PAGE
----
A certain experiment proved that babies under 6 months old are incapable of distinguishing the faces of different people, but by the age of 9 months, they are able to adapt and begin to distinguish the faces of those they know from the ones they don't. By the age of one year, their sight becomes focused and they can see objects crisply and colorfully.

6. Reversibility

Children lack a sense of reversibility. That is why if you place two glasses of different sizes in front of a child and pour water from a tall glass into a wide one, a child will be sure that the amount of water became bigger. Until the age of seven, children believe that if the shape of a glass has changed, then its contents have also changed. It is also believed that children can't combine two dimensions of height and width until a certain age, focusing their attention only on one of the two dimensions.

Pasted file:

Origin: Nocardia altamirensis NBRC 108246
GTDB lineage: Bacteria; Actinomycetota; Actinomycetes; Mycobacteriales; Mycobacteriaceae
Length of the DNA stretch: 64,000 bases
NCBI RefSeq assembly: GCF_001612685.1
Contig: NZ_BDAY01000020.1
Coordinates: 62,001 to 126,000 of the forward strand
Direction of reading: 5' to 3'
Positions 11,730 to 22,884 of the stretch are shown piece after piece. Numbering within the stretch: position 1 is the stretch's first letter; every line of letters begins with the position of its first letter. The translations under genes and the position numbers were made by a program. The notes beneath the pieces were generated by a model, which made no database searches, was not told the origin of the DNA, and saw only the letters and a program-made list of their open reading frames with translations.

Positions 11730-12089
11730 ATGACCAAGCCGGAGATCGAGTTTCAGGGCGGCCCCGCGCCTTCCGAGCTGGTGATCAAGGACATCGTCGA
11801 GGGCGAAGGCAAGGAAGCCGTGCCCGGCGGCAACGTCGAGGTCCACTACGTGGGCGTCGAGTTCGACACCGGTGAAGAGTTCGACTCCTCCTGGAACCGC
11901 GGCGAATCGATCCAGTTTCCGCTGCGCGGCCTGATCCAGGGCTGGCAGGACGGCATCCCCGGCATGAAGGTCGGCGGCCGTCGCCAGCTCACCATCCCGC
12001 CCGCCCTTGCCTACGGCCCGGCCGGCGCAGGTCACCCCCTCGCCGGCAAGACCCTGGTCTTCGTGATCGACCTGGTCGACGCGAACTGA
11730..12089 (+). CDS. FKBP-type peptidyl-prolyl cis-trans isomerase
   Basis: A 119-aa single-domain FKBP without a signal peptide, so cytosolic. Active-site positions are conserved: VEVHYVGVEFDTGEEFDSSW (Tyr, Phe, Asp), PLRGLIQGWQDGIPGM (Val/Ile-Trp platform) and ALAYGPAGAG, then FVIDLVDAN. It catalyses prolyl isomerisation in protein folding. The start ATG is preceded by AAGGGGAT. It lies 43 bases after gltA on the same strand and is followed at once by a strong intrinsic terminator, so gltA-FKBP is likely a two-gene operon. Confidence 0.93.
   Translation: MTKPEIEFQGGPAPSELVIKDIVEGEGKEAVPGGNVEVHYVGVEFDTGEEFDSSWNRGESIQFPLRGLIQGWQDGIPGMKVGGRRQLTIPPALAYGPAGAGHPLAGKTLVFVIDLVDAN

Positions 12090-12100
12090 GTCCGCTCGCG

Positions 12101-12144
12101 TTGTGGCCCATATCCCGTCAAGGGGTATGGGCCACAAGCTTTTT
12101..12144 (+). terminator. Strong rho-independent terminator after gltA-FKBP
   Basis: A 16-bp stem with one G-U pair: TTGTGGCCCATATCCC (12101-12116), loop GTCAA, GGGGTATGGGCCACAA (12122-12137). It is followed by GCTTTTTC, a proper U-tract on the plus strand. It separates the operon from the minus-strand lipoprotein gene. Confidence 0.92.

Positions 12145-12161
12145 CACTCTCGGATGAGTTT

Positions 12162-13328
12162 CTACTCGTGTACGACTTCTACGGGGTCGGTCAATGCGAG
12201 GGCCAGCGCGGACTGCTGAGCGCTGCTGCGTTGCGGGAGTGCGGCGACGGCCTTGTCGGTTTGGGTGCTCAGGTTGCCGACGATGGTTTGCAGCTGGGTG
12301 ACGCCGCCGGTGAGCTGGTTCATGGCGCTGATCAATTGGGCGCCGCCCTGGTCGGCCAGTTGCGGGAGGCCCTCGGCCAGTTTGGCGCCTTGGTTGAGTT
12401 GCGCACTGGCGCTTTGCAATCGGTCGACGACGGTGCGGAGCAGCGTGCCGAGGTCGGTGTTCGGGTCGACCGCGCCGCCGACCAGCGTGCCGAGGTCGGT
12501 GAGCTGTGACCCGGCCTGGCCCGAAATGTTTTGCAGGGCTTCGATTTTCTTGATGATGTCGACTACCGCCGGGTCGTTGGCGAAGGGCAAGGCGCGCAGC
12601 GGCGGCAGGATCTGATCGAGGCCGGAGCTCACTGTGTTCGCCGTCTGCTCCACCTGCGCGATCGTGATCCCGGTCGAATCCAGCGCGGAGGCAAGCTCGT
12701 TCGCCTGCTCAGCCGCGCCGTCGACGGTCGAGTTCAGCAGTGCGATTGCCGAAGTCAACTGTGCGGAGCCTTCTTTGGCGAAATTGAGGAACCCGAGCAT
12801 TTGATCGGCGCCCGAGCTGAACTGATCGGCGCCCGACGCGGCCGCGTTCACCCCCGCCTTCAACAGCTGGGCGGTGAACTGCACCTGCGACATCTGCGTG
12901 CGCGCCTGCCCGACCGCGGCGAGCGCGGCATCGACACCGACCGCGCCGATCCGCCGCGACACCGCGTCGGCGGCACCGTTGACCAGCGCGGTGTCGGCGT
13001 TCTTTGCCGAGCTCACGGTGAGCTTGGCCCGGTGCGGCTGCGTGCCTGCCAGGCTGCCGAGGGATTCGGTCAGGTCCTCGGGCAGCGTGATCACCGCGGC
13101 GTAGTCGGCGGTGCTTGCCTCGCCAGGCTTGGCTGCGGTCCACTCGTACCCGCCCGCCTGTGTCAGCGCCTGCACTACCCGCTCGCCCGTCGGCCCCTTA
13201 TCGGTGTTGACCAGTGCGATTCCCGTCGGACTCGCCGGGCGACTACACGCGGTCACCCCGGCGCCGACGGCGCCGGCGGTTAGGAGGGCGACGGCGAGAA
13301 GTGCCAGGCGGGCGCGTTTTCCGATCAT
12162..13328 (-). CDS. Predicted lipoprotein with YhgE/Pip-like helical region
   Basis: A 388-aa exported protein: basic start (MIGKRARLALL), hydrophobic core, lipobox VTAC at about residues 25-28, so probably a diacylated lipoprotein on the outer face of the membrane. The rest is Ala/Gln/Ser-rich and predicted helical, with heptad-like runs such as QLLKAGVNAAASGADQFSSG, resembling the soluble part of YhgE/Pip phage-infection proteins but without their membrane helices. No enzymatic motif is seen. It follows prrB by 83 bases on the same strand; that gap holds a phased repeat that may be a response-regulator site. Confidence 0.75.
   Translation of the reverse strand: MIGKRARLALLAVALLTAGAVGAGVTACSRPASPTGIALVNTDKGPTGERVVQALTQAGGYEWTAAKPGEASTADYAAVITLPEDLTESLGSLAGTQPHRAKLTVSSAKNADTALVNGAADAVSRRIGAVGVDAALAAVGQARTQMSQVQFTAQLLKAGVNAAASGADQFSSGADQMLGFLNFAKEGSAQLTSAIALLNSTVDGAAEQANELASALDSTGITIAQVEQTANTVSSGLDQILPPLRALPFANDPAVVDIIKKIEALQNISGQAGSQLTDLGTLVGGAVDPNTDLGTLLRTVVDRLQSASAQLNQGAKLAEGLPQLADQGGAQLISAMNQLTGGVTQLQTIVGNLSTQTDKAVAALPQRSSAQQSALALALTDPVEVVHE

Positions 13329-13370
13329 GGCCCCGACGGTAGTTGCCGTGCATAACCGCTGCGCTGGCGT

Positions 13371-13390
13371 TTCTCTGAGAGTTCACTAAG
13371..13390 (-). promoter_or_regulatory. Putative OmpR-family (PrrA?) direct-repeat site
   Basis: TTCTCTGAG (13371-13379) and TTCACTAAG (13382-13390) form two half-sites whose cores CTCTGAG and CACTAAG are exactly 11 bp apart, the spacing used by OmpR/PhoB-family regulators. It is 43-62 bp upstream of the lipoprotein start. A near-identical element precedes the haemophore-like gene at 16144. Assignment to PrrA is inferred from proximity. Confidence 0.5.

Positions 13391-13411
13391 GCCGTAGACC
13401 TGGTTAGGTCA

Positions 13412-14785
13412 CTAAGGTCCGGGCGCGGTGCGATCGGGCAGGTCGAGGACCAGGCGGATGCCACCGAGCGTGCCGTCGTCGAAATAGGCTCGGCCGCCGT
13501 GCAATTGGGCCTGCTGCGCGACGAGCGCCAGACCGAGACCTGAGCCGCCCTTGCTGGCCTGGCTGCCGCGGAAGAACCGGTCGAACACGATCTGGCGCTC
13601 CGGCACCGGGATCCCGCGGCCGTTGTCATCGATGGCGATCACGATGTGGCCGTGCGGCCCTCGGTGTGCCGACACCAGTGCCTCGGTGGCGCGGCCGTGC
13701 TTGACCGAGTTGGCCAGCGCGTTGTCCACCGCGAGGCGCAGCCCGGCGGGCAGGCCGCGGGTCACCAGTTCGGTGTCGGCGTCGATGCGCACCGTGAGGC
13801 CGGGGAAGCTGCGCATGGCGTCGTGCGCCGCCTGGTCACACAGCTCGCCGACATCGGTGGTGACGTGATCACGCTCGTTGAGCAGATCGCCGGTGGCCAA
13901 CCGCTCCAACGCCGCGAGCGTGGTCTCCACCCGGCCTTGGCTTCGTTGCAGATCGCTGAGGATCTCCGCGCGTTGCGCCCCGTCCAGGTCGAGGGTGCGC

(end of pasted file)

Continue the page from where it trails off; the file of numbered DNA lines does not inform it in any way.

7. Drawing

It is a well-known fact that a child's motor functions are not yet fully developed, thus they draw worse than adults because they can't keep a pencil in their hand steadily.

However, there is another very interesting fact that was discovered during an experiment. Children from ages 5 to 9 years old were given the task of drawing a cup which was placed in a way that they could see its handle. Despite the fact that the handle was out of their sight, all the children under 7 years old added it into their drawings. Conversely, the children older than 7 years old drew the cup without a handle.